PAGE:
The Stress of Uncertainty

2020 has evoked a sense of fear and anxiety like we’ve never seen before. As the world grapples with how to respond to the pandemic, the hospitality industry has been hit especially hard. Leaders and employees are realigning to new operational and safety requirements, but the challenges they face are not limited to a reduced revenue stream.

You’re open.

You’re closed.

Pivot to take-out?

25% dining capacity.

Increase room service?

Let employees go.

Bring employees back.

We are creatures of habit. We like to feel in control. But when life throws a curveball, the uncertainty of the outcome is more stressful than knowing something bad is going to happen. Think about being stuck in a traffic jam on your way to an important appointment.  The closer you get to that point where you have a 50/50 chance of making it on time, the more stressed you get.  Once you realize that there is no chance you’ll make it, the stress subsides.  It’s not the negative outcome that eases your stress; it’s the certainty.

“The oldest and strongest emotion of mankind is fear, and the

oldest and strongest kind of fear is fear of the unknown.” – H.P. Lovecraft

The brain’s primary job isn’t to think; the brain’s primary job is to keep us alive.   Because survival is the neural priority, the brain is always scanning the environment for potential threats. This is why uncertainty is so unsettling.  It doesn’t know how to protect us from the unknown.

There is no question that there will be more challenges ahead.  Remember: you can’t pour from an empty cup.  For your sake and for the sake of your family, friends, and coworkers who count on you, here are a few strategies to help you keep the stress of uncertainty in check.

  1. Increase your sense of control by finding choices. It’s easy to get caught in the negative feedback loop of the unknowns. Focus on that which you can control. Daily intentional acts of kindness, healthy diet, and regular exercise will all help you increase your sense of control and will disrupt the negative thought cycle.
  2. Connect with others who care about you. We are social creatures who are wired to connect.  Schedule coffee, lunch, or a weekend walk with someone you trust.  Put it on your calendar so that you can actually see something positive ahead and take your focus off the stress of the uncertainties.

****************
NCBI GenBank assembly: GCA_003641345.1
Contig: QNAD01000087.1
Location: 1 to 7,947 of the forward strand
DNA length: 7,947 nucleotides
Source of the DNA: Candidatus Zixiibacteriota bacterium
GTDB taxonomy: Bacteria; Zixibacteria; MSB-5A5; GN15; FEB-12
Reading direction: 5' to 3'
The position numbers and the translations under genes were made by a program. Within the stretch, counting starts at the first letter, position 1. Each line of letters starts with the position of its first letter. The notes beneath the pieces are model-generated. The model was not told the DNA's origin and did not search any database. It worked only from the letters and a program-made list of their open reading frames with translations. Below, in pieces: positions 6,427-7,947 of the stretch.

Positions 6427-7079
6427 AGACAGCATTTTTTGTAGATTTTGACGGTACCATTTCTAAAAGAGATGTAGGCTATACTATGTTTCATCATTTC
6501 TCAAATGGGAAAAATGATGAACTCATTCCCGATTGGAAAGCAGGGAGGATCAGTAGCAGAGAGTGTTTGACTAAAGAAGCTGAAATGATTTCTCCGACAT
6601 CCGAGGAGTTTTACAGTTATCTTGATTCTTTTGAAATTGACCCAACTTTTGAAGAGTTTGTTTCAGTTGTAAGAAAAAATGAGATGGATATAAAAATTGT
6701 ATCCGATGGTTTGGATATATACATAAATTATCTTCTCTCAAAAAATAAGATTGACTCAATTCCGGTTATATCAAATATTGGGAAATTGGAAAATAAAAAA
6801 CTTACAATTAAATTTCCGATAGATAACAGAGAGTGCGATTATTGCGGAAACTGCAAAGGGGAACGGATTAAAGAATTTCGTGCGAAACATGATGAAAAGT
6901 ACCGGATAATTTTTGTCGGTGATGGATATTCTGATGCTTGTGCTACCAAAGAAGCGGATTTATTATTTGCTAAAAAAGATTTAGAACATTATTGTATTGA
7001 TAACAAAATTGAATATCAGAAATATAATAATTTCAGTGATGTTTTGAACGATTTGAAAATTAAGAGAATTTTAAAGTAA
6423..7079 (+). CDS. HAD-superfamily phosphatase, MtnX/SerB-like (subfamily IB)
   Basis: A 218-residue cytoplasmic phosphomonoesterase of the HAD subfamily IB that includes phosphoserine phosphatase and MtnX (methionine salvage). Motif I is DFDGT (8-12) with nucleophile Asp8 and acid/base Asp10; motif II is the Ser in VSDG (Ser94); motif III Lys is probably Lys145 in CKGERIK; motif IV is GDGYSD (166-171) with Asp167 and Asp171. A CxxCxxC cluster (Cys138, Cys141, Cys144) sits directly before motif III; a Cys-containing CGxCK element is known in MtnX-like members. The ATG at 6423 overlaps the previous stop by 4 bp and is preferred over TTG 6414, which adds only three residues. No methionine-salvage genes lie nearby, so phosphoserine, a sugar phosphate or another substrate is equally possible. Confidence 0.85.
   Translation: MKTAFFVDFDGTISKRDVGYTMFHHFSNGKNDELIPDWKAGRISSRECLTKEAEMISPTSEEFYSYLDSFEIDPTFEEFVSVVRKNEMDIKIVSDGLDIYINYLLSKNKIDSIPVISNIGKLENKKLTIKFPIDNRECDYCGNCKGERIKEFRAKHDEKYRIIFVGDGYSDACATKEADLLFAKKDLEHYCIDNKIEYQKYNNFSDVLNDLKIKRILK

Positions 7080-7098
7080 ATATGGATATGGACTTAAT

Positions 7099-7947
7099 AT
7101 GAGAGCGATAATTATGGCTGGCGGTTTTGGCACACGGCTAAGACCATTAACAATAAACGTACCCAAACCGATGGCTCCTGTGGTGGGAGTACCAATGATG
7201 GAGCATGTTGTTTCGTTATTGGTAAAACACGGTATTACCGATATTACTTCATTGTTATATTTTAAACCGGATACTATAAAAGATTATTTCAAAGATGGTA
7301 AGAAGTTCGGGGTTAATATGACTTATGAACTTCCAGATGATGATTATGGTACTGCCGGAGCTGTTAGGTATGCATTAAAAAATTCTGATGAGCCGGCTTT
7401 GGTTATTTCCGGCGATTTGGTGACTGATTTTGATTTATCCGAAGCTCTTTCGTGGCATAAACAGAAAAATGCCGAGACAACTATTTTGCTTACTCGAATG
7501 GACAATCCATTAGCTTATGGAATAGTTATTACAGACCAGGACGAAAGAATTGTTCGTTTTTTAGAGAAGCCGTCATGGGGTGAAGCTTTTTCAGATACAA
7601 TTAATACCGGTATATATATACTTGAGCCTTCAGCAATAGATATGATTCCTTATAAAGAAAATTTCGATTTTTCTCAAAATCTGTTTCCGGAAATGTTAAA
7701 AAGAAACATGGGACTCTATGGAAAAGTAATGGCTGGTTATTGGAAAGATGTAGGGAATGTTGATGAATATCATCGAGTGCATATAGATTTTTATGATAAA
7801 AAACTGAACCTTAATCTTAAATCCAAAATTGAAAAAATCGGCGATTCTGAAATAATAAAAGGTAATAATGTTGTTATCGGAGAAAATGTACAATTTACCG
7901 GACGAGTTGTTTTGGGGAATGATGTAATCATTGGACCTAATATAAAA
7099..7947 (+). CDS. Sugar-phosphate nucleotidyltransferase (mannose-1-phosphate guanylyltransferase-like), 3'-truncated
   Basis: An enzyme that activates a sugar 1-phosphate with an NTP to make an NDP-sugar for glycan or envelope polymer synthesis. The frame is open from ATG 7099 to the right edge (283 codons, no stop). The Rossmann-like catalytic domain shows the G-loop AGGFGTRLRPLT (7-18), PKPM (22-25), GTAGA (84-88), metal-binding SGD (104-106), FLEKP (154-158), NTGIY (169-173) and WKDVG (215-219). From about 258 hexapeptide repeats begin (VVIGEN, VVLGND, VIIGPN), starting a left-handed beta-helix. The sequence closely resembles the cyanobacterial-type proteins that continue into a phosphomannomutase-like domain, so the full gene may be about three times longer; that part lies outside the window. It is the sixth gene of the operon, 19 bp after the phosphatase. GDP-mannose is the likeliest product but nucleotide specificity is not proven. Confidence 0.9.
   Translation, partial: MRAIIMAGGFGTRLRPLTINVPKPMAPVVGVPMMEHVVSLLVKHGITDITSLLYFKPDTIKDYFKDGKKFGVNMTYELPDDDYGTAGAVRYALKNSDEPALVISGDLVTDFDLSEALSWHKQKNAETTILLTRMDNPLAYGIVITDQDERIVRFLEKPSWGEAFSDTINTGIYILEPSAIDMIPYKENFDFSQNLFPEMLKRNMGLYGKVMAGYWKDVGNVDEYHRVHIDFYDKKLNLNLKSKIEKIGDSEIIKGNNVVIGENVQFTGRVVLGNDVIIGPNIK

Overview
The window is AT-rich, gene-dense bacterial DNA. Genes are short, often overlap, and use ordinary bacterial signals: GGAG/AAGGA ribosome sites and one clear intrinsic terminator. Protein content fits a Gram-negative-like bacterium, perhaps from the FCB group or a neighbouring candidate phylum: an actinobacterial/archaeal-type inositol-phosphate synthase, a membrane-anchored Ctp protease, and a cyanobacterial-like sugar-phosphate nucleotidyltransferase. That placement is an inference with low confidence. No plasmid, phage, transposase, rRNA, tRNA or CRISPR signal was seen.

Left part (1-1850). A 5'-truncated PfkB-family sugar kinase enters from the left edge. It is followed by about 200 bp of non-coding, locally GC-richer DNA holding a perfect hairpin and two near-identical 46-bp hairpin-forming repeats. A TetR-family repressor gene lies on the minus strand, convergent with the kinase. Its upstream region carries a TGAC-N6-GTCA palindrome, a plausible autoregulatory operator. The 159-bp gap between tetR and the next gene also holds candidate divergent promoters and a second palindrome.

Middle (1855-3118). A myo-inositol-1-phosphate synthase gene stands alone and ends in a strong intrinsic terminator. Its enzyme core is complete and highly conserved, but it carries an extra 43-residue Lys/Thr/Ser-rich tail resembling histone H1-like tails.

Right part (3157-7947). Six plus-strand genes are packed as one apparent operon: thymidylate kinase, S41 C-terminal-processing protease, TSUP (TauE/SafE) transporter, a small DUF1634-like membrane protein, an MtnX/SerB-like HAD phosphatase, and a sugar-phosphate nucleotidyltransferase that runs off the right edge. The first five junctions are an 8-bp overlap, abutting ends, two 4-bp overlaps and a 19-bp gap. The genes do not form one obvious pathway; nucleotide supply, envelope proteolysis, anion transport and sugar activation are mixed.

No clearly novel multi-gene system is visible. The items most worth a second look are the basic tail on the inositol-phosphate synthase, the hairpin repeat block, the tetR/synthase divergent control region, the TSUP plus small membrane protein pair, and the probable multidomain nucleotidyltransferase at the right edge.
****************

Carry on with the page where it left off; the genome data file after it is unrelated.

3. Look for opportunities to contribute. One of the best ways to reclaim a sense of control is to find ways to give your time or your talents to something bigger than yourself.  All of us want to know that what we do matters. Find a way to make a difference to someone else and you’ve doubled the ROI of your efforts.

The bottom line is that we cannot totally eliminate stress from our lives… nor should we. Our stress radar is what keeps us alive. But we can learn how to weather uncertainty more  effectively.

Dr. Melissa Hughes is a keynote speaker, best-selling author, and self-proclaimed neuroscience geek. She is the author of Happy Hour with Einstein, Happier Hour with Einstein: Another Round, and the companion Happier Hour Gratitude Journal – all designed to help people learn how the brain works and how to make it work better. As a keynote speaker delivering to a wide range of audiences – from teachers in the classroom to executives in the boardroom – Melissa combines her vast experience in marketing communications with extensive research in neuroscience and behavioral psychology to inspire people to tap into their inner genius for extraordinary results.